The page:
Connecticut Death of Employee: What you need to know

In lieu of filing an application for admission of a will to probate or letters of administration, a decedent's surviving spouse or, if there is no spouse, the next of kin are permitted under state law to file an affidavit that all debts of the decedent have been paid and that the total value of the property in the estate is less than $40,000. If the probate court approves, it issues a decree that authorizes those holding property (e.g., an employer holding unpaid wages) to release the property to the person or entity named in the decree (CT Gen. Stat. Sec. 45a-273). Employers that have questions about releasing unpaid wages should contact the local probate court.
Last reviewed on April 13, 2017.

>> Read more about Death of Employee

More on this topic:

State Requirements

National | Alabama | Arizona | California | Colorado | Connecticut | Florida | Georgia | Hawaii | Illinois | Indiana | Kansas | Louisiana | Massachusetts | Michigan | Minnesota | Mississippi | New Jersey | New York | Ohio | Oregon | Pennsylvania | Rhode Island | Tennessee | Virginia | Washington | West Virginia | Wisconsin |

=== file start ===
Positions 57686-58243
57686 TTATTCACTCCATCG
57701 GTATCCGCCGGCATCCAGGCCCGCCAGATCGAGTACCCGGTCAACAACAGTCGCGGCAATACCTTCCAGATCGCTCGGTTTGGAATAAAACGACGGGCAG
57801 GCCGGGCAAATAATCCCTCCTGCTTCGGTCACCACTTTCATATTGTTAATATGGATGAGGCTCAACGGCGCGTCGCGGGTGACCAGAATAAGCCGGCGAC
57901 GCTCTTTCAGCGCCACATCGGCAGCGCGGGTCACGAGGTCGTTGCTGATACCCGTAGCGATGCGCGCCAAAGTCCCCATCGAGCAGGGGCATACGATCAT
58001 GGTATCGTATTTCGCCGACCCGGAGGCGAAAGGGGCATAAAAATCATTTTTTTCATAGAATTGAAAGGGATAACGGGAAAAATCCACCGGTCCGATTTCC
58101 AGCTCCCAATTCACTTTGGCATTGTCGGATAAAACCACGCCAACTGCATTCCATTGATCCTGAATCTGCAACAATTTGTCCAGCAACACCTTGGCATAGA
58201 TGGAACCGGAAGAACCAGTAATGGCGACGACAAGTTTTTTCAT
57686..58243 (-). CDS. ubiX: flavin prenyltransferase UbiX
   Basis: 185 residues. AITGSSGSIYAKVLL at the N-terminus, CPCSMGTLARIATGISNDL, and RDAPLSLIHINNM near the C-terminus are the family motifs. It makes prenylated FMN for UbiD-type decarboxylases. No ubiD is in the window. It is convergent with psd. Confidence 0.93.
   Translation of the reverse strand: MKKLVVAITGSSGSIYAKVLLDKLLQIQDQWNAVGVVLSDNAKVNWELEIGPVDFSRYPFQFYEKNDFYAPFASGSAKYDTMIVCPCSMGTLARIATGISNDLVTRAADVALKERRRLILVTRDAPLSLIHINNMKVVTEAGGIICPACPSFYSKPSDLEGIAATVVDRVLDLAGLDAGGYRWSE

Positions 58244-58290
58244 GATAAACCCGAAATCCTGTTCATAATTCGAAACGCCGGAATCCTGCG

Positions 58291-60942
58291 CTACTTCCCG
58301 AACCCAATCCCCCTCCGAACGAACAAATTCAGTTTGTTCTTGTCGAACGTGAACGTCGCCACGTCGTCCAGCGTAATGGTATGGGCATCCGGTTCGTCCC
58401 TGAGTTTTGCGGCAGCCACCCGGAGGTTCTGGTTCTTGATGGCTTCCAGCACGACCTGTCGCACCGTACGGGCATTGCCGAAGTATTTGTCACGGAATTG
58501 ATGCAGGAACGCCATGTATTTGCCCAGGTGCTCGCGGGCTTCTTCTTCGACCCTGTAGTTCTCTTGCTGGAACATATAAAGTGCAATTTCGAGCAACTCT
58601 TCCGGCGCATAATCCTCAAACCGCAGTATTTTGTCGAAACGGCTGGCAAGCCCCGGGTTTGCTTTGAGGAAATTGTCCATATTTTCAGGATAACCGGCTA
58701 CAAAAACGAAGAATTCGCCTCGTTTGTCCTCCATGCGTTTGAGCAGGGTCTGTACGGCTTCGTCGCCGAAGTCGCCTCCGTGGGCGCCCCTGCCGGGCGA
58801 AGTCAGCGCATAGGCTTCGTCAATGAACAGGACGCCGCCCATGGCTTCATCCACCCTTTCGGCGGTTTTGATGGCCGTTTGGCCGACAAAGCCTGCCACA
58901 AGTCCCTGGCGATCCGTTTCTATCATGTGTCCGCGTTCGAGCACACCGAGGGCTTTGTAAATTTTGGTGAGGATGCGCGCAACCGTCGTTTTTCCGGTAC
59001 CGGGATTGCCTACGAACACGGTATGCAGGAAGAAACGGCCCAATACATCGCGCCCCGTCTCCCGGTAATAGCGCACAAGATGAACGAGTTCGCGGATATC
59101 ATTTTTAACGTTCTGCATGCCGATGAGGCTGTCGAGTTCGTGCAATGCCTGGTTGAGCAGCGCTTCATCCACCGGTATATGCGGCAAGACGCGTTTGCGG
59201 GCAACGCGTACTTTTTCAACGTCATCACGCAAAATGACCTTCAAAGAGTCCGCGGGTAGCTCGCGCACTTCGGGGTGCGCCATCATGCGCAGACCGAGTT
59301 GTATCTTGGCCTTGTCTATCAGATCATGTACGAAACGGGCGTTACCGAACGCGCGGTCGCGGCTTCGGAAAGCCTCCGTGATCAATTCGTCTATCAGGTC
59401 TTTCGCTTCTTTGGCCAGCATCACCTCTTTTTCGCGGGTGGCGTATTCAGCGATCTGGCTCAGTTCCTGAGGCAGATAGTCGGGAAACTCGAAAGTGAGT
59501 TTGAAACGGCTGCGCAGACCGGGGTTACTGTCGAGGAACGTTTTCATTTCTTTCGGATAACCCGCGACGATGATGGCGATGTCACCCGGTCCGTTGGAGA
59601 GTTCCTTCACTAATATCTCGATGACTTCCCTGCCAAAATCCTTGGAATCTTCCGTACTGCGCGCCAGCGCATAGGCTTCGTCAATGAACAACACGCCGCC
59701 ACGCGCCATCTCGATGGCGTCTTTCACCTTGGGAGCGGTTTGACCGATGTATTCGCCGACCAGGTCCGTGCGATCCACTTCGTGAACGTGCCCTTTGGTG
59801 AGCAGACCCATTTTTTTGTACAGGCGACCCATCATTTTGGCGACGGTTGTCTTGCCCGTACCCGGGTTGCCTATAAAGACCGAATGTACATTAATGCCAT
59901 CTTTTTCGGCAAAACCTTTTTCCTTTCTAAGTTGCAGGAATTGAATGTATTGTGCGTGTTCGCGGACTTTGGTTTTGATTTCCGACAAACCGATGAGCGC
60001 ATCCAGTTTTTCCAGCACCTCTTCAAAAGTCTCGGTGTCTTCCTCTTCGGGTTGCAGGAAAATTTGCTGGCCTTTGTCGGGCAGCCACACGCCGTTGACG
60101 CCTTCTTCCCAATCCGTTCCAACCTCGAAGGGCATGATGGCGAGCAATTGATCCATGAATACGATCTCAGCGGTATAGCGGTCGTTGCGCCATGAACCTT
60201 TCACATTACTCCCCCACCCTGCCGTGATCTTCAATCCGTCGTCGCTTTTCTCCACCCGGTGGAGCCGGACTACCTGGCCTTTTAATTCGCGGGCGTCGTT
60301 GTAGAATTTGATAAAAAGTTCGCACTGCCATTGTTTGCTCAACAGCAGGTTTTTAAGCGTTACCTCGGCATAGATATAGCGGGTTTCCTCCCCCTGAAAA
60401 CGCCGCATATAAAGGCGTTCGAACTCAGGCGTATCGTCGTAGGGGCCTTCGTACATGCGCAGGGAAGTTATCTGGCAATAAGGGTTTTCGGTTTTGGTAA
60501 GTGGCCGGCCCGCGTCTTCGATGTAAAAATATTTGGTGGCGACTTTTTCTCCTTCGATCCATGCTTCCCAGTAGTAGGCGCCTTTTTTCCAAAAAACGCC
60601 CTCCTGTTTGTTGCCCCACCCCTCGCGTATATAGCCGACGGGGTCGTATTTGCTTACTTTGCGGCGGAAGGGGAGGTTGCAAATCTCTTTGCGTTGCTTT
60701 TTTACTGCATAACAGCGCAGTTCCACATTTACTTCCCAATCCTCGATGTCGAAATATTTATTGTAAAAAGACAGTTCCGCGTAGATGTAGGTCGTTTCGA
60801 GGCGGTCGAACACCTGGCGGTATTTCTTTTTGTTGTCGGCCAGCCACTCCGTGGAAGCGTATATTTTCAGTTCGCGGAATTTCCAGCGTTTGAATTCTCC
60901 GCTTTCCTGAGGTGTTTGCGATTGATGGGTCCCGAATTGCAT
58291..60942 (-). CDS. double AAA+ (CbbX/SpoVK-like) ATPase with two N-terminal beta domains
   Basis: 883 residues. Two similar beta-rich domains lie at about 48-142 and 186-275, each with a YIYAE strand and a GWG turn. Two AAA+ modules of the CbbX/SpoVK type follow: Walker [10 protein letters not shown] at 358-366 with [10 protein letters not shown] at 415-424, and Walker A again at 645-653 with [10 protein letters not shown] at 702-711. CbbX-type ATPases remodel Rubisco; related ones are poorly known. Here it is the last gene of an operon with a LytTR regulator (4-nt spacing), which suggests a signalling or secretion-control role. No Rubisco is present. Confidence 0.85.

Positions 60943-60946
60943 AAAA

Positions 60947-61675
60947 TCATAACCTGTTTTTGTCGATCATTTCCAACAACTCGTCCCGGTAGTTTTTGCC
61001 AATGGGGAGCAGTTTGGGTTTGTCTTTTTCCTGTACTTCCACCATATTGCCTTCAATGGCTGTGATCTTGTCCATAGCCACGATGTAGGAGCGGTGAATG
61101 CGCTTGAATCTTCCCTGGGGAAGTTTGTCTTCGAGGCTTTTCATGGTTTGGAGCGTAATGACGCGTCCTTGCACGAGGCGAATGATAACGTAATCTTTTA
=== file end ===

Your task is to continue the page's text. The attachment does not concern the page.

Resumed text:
Connecticut Death of Employee Resources

Death of Employee Products

Free Special Reports
Get Your FREE HR Management Special Report. Download Any One Of These FREE Special Reports, Instantly!
Featured Special Report
Claim Your Free Copy of Critical HR Recordkeeping

Record retention is complex and time consuming. However, in addition to complying with various federal and state laws, keeping good, well-organized records can be very helpful in documenting and supporting an organization’s employment actions.
Download Now!

This special report will discuss how you can ensure your records are in good order, and establish a record-retention policy.

Topics covered:
1. Hiring Records
2. Employment Relationships
3. Termination Records
4. Litigation Issues
5. Electronic Information Issues
6. Tips for Better Recordkeeping
7. A List of Legal Requirements

Make sure you have the information you need to know to keep your records in order.